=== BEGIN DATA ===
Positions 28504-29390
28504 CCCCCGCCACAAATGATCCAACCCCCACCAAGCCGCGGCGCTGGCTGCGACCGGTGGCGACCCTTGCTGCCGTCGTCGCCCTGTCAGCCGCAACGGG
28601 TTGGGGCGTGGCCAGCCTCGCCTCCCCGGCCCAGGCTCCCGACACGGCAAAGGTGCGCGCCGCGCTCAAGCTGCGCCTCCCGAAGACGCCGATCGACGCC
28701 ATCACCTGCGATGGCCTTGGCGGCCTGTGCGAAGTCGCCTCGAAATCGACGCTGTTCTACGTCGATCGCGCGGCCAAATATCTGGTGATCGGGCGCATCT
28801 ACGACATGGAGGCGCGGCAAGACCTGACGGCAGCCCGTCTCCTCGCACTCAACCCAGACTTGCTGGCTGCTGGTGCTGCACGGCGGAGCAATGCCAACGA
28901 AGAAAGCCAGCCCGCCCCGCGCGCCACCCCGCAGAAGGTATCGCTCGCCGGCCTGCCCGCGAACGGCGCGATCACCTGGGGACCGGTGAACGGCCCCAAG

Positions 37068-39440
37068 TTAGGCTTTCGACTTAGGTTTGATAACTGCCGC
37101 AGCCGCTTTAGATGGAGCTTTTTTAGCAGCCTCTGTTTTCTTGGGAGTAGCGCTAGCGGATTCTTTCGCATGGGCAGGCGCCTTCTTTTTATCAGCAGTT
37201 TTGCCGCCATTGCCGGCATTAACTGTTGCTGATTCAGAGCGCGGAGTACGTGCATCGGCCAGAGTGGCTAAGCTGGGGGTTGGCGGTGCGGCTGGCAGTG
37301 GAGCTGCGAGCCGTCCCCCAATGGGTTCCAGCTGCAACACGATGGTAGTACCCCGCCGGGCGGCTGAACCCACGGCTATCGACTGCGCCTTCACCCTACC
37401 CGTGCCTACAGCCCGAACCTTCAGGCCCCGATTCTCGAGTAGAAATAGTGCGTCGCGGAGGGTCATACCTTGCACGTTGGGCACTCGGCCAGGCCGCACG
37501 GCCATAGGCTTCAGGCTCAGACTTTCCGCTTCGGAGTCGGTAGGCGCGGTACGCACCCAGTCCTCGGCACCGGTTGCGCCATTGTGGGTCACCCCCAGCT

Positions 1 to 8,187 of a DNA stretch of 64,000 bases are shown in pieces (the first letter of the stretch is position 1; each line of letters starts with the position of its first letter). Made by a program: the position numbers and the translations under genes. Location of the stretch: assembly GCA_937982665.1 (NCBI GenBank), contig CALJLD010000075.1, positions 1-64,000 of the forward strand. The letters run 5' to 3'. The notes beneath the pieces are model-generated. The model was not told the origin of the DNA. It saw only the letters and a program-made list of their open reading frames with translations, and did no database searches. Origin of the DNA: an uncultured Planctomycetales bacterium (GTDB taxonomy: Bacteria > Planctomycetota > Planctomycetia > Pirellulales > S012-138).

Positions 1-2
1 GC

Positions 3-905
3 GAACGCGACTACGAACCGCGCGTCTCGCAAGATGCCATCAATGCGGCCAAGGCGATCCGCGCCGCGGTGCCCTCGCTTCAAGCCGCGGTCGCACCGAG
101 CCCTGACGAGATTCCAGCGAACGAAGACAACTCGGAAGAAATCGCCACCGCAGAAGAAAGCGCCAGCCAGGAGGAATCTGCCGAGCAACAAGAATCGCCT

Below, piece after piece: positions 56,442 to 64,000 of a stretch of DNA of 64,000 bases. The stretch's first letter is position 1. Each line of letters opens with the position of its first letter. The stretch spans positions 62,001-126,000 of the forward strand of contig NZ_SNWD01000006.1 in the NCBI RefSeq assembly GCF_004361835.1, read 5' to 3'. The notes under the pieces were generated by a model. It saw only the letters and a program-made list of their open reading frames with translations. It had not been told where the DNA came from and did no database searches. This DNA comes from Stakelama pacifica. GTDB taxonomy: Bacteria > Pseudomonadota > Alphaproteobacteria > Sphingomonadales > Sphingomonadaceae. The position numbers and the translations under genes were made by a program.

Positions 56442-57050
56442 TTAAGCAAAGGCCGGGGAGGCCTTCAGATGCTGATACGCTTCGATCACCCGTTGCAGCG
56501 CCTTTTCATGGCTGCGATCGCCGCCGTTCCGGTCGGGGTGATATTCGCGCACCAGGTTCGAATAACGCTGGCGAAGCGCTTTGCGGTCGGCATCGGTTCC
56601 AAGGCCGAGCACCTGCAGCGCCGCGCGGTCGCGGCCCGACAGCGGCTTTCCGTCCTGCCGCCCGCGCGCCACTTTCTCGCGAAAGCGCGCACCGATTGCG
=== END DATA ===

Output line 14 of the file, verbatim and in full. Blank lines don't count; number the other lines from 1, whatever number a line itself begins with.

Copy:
Positions 1 to 8,187 of a DNA stretch of 64,000 bases are shown in pieces (the first letter of the stretch is position 1; each line of letters starts with the position of its first letter). Made by a program: the position numbers and the translations under genes. Location of the stretch: assembly GCA_937982665.1 (NCBI GenBank), contig CALJLD010000075.1, positions 1-64,000 of the forward strand. The letters run 5' to 3'. The notes beneath the pieces are model-generated. The model was not told the origin of the DNA. It saw only the letters and a program-made list of their open reading frames with translations, and did no database searches. Origin of the DNA: an uncultured Planctomycetales bacterium (GTDB taxonomy: Bacteria > Planctomycetota > Planctomycetia > Pirellulales > S012-138).